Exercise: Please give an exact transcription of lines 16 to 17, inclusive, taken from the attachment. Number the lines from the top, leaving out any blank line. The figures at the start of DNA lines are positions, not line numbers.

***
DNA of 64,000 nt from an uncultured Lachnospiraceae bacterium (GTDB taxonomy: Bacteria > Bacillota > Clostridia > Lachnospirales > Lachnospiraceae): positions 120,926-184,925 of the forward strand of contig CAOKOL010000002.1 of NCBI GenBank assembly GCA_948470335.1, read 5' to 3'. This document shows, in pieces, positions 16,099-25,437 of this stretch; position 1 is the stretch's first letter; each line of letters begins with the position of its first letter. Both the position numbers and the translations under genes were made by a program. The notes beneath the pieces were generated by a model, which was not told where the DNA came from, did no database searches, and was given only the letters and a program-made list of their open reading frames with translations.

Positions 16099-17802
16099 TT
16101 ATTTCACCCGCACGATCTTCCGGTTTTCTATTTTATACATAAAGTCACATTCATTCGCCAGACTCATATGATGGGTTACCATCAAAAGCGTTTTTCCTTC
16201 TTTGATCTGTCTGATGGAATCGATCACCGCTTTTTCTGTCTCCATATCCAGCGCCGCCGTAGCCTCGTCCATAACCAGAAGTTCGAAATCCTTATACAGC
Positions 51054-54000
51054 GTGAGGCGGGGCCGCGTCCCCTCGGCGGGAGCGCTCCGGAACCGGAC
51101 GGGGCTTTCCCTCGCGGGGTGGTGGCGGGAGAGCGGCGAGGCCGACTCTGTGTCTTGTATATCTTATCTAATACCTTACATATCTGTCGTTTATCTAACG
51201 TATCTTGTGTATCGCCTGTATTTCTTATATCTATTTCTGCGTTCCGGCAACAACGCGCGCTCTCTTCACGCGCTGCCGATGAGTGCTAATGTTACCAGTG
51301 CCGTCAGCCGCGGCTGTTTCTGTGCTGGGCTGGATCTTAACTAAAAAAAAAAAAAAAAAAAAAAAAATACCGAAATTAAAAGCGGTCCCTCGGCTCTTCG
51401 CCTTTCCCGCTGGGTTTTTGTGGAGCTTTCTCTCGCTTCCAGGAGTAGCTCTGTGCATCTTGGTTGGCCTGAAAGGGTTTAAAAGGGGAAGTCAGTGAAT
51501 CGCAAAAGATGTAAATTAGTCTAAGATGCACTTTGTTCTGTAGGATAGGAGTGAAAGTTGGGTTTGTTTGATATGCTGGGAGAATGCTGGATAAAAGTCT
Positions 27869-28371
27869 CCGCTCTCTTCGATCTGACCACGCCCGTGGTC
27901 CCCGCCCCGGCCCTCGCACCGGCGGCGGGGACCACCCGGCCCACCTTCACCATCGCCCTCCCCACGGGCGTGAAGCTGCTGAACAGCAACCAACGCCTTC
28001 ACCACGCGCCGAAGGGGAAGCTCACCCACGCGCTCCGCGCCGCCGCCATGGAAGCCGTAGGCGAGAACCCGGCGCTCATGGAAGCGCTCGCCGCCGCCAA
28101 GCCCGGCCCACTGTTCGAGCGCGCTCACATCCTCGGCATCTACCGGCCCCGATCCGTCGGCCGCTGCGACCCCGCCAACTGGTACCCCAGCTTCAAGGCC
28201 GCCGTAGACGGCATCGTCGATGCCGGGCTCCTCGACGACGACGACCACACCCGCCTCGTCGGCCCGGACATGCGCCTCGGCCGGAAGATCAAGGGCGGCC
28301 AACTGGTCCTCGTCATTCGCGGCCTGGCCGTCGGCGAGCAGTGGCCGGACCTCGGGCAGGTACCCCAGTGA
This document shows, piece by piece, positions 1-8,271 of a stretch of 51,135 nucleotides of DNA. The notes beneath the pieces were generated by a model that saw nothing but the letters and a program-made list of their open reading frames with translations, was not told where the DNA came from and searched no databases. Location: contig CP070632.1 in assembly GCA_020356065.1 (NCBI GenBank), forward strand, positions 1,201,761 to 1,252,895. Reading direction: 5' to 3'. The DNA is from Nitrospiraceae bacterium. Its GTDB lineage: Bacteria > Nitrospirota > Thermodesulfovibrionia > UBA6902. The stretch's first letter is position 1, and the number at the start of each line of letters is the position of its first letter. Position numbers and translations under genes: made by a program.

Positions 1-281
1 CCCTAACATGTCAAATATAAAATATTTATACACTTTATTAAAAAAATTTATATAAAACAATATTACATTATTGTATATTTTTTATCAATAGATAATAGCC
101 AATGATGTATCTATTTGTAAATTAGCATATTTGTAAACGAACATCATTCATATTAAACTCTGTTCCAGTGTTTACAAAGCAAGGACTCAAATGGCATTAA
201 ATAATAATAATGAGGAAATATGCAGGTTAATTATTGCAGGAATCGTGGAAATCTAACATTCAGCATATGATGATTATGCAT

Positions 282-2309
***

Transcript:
28001 ACCACGCGCCGAAGGGGAAGCTCACCCACGCGCTCCGCGCCGCCGCCATGGAAGCCGTAGGCGAGAACCCGGCGCTCATGGAAGCGCTCGCCGCCGCCAA
28101 GCCCGGCCCACTGTTCGAGCGCGCTCACATCCTCGGCATCTACCGGCCCCGATCCGTCGGCCGCTGCGACCCCGCCAACTGGTACCCCAGCTTCAAGGCC